Scientists led by Thomas Braun, Director of the Max Planck Institute for Heart and Lung Research, have discovered by a number of different experimental approaches that mesenchymal stem cells only show a rudimentarily developed potential for transdifferentiation processes. All cases in which functional skeletal muscle cells arose from mesenchymal stem cells were based on the fusion of stem cells with already differentiated muscle cells.
Although, like the researchers from Bad Nauheim show, cultivated mesenchymal stem cells are able to express a number of heart- and skeletal muscle specific genes and undergo some morphologic changes, after they are co-cultured with growth-factor producing feeder cells, finally they did not become entirely functional muscle cells.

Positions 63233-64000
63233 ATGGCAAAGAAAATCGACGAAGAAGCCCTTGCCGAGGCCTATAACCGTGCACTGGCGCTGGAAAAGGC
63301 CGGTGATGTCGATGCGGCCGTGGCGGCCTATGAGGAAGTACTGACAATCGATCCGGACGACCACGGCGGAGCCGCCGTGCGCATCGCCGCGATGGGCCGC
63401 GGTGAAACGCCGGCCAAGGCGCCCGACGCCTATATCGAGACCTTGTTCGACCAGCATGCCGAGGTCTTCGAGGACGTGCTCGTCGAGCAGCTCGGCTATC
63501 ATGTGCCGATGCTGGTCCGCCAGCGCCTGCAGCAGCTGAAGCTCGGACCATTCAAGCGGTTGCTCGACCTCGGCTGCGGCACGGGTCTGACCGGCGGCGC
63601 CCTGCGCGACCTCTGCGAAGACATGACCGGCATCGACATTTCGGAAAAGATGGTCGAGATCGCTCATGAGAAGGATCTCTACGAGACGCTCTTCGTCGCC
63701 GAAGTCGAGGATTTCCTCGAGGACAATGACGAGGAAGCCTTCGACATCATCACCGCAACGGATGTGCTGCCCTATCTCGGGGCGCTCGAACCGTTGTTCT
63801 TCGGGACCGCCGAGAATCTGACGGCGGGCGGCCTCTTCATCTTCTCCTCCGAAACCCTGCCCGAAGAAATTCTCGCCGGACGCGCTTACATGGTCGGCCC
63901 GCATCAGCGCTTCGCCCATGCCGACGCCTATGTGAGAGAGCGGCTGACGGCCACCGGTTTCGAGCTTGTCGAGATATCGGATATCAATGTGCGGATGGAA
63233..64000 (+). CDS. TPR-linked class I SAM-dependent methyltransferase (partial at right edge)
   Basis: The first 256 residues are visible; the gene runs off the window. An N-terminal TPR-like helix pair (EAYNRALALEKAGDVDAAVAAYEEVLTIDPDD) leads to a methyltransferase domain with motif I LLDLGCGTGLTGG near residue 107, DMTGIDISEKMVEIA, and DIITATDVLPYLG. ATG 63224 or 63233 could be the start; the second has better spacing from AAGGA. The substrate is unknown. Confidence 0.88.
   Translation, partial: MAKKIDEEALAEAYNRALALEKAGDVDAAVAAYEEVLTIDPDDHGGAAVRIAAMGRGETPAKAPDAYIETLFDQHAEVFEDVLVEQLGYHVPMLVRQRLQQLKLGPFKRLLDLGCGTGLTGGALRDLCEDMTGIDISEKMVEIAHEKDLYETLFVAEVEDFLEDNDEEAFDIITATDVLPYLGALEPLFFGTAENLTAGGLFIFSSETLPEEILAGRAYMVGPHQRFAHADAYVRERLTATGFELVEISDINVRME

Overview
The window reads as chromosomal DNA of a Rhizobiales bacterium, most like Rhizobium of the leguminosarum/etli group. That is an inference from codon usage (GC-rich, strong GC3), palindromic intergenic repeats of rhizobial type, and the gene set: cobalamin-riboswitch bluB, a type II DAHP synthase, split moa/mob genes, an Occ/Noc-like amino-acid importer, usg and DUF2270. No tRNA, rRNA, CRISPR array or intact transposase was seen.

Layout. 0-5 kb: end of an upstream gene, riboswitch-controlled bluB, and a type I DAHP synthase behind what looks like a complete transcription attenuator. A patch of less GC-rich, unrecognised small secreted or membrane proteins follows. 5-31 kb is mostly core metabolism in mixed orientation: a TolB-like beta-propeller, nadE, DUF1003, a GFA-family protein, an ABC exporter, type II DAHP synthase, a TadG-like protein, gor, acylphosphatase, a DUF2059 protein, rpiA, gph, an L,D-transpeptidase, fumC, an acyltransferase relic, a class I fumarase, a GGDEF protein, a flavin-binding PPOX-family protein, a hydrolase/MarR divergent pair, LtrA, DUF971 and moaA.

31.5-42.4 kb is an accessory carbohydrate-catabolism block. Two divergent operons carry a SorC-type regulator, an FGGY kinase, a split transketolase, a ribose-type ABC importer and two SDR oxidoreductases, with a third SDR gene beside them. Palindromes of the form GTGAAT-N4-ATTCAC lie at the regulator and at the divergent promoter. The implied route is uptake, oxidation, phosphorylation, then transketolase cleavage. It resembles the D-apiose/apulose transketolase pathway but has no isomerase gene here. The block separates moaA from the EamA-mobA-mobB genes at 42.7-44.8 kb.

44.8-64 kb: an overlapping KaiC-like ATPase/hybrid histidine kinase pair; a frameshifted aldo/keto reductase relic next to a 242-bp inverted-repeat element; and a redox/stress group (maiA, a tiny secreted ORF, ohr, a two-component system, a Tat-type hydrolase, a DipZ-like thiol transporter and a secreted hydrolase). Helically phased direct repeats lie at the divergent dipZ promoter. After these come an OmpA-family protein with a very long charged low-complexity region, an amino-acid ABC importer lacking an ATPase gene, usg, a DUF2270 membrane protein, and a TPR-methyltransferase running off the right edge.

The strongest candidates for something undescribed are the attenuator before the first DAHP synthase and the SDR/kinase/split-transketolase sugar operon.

Fully-functional muscle cells only developed after the mesenchymal stem cells were cultivated together with skeletal or heart muscle cells. This was indicated by the green fluorescence of muscle cells derived from the fusion with a stem cell which before had been labelled with the green dye. In contrast, no green fluorescing muscle cells became evident when stem and muscle cells were spatially separated by a membrane between both cell types. The researchers conclude that this experiments proofs that cell fusion of mesenchymal stem cells and muscle cell but not their transdifferentiation forms the basis for the regeneration mechanism. Additional experiments were focussing on the molecular mechanism underlying the cell fusion process. In these investigations, so-called "chimeric" mouse embryos were produced from mesenchymal stem cells and several mouse mutants: Obviously, the stem cells are recruiting the IL-4/NFAT signalling pathway which also is involved in the activation